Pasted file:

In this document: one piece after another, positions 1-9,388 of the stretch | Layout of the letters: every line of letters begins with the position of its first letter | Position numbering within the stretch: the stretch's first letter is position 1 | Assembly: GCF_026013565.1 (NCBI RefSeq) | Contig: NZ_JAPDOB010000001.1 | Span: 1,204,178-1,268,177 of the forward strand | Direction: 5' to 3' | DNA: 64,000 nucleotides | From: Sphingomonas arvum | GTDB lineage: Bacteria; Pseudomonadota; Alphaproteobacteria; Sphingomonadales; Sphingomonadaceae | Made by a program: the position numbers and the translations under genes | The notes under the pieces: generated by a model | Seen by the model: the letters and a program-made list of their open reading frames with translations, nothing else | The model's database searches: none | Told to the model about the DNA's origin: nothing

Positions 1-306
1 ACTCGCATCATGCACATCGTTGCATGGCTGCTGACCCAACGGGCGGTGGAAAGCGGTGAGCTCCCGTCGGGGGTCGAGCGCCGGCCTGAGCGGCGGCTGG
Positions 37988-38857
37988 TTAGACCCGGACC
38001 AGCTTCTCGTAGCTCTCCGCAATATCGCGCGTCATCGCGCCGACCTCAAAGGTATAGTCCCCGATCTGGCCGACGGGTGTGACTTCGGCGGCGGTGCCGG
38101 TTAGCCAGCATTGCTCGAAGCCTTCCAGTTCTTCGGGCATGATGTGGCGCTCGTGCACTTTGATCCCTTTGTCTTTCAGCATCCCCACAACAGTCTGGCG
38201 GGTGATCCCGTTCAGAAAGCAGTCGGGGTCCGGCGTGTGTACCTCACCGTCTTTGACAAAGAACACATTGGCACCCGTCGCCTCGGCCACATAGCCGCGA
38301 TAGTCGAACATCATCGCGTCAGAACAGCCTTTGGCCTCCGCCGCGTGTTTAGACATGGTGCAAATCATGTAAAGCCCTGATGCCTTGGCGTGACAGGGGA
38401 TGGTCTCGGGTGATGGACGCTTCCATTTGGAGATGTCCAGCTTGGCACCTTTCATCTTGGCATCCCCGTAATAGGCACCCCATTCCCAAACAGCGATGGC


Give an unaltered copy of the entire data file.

In this document: one piece after another, positions 1-9,388 of the stretch | Layout of the letters: every line of letters begins with the position of its first letter | Position numbering within the stretch: the stretch's first letter is position 1 | Assembly: GCF_026013565.1 (NCBI RefSeq) | Contig: NZ_JAPDOB010000001.1 | Span: 1,204,178-1,268,177 of the forward strand | Direction: 5' to 3' | DNA: 64,000 nucleotides | From: Sphingomonas arvum | GTDB lineage: Bacteria; Pseudomonadota; Alphaproteobacteria; Sphingomonadales; Sphingomonadaceae | Made by a program: the position numbers and the translations under genes | The notes under the pieces: generated by a model | Seen by the model: the letters and a program-made list of their open reading frames with translations, nothing else | The model's database searches: none | Told to the model about the DNA's origin: nothing

Positions 1-306
1 ACTCGCATCATGCACATCGTTGCATGGCTGCTGACCCAACGGGCGGTGGAAAGCGGTGAGCTCCCGTCGGGGGTCGAGCGCCGGCCTGAGCGGCGGCTGG
Positions 37988-38857
37988 TTAGACCCGGACC
38001 AGCTTCTCGTAGCTCTCCGCAATATCGCGCGTCATCGCGCCGACCTCAAAGGTATAGTCCCCGATCTGGCCGACGGGTGTGACTTCGGCGGCGGTGCCGG
38101 TTAGCCAGCATTGCTCGAAGCCTTCCAGTTCTTCGGGCATGATGTGGCGCTCGTGCACTTTGATCCCTTTGTCTTTCAGCATCCCCACAACAGTCTGGCG
38201 GGTGATCCCGTTCAGAAAGCAGTCGGGGTCCGGCGTGTGTACCTCACCGTCTTTGACAAAGAACACATTGGCACCCGTCGCCTCGGCCACATAGCCGCGA
38301 TAGTCGAACATCATCGCGTCAGAACAGCCTTTGGCCTCCGCCGCGTGTTTAGACATGGTGCAAATCATGTAAAGCCCTGATGCCTTGGCGTGACAGGGGA
38401 TGGTCTCGGGTGATGGACGCTTCCATTTGGAGATGTCCAGCTTGGCACCTTTCATCTTGGCATCCCCGTAATAGGCACCCCATTCCCAAACAGCGATGGC